The building named the Katovna (Executioner's) in Odry
no longer serves to imprison and torture prisoners. Rather, it now introduces tourists and visitors to the history of this city's prison system.
First mention of the Katovna, or prison, dates back to the mid-sixteenth century. Despite the name, which would suggest that executions were conducted here, no prisoners were put to death in Odry. Odry did not have its own executioner, and so they had an agreement in which convicted criminals were transported to Opava. In Odry, they were "only" imprisoned and tortured.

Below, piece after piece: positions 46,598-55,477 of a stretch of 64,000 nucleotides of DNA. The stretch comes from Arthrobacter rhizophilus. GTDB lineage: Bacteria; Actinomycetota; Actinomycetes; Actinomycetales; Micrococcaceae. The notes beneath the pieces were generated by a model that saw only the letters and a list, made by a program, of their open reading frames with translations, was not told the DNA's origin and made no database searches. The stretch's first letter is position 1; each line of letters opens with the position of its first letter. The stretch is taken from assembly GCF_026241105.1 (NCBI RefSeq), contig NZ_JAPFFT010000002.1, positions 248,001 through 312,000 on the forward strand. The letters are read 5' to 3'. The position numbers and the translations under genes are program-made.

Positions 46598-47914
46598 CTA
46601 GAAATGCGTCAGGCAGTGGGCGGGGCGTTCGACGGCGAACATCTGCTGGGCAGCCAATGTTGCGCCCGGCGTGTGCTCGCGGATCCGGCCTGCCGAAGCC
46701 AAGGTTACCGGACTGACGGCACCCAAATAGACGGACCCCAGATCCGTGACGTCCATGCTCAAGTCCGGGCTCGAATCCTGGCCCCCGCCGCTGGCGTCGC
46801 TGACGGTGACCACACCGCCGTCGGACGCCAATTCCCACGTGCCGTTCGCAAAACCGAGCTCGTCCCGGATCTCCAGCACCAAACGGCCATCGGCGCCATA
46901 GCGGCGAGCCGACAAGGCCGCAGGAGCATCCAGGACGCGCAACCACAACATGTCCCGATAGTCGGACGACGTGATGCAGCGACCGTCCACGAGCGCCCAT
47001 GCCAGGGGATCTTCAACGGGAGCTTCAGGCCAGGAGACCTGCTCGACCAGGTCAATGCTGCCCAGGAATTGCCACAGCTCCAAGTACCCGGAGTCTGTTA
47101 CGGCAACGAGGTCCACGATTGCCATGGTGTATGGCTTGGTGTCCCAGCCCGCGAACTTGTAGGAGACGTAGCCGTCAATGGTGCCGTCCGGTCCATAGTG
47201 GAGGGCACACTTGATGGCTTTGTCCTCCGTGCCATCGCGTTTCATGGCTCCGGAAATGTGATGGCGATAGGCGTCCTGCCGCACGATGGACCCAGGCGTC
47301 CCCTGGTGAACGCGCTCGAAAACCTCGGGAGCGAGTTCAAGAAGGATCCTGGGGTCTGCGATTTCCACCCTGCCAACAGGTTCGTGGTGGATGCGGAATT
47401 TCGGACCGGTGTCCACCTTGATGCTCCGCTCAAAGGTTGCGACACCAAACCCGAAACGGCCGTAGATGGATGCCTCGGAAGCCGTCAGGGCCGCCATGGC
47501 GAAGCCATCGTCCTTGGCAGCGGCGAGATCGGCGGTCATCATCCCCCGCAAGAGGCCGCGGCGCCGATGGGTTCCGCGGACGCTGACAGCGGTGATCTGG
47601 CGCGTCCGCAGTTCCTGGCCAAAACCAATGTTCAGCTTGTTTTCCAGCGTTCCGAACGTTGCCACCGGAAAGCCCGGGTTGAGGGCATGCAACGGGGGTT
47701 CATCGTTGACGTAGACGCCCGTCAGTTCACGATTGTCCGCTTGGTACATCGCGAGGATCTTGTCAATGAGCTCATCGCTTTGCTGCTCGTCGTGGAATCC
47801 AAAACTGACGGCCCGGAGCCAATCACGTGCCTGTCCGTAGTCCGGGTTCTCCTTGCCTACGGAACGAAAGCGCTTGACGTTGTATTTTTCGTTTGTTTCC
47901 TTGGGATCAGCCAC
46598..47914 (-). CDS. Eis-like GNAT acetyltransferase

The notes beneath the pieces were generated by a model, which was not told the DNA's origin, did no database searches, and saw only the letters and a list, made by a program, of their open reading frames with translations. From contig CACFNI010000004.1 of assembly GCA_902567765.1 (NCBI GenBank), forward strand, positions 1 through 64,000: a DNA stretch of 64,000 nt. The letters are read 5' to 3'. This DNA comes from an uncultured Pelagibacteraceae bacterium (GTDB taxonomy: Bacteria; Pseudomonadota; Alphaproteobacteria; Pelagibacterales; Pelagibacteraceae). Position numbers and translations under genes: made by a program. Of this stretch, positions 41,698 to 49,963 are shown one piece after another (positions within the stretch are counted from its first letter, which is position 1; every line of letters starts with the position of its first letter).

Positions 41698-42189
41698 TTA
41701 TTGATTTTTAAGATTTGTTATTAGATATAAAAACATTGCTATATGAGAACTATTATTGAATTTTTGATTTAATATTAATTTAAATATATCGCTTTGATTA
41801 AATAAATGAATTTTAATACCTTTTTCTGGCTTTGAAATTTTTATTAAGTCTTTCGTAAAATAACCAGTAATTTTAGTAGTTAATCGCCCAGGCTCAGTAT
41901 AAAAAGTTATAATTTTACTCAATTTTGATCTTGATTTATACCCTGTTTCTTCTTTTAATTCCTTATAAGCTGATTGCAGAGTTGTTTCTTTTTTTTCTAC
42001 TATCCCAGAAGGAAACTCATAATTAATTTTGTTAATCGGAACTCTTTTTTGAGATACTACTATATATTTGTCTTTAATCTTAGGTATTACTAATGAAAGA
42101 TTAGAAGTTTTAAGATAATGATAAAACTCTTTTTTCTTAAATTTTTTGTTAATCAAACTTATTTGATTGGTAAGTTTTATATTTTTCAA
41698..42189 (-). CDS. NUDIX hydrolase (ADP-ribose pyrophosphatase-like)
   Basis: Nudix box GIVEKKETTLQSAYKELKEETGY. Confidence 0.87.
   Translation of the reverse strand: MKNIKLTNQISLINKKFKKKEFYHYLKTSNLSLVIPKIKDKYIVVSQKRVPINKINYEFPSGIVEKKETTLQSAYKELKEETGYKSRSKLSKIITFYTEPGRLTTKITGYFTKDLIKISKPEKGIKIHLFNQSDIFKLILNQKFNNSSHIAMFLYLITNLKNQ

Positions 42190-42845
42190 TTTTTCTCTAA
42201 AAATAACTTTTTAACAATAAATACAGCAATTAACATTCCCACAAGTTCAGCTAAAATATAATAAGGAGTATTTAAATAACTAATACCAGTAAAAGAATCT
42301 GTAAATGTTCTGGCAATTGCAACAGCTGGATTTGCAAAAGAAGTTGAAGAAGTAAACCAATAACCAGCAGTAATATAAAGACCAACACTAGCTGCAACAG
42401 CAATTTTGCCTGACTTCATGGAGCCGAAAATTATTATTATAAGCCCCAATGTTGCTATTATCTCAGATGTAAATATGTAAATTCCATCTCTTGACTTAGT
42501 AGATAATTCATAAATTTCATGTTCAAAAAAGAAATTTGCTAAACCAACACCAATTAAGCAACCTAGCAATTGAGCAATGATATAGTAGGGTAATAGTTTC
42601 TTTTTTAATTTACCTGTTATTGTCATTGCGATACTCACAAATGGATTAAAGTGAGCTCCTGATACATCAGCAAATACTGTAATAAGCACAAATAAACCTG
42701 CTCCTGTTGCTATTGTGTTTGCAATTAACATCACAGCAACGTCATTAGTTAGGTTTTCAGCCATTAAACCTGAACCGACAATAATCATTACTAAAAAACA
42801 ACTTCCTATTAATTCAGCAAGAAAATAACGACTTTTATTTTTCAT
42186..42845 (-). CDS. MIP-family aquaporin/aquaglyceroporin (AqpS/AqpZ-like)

In the mid-nineteenth century, a District Court was formed in Odry, and the Katovna was transformed into a prison with several prison cells. One of the prisoners held here for vagrancy was writer Jaroslav Hašek, persecuted for disturbing the peace at a tavern on one of his backpacking trips.
Today, the Katovna houses a museum that introduces visitors to the history of the prison system in Odry and is also the departure point for guided tours of the city of Odry.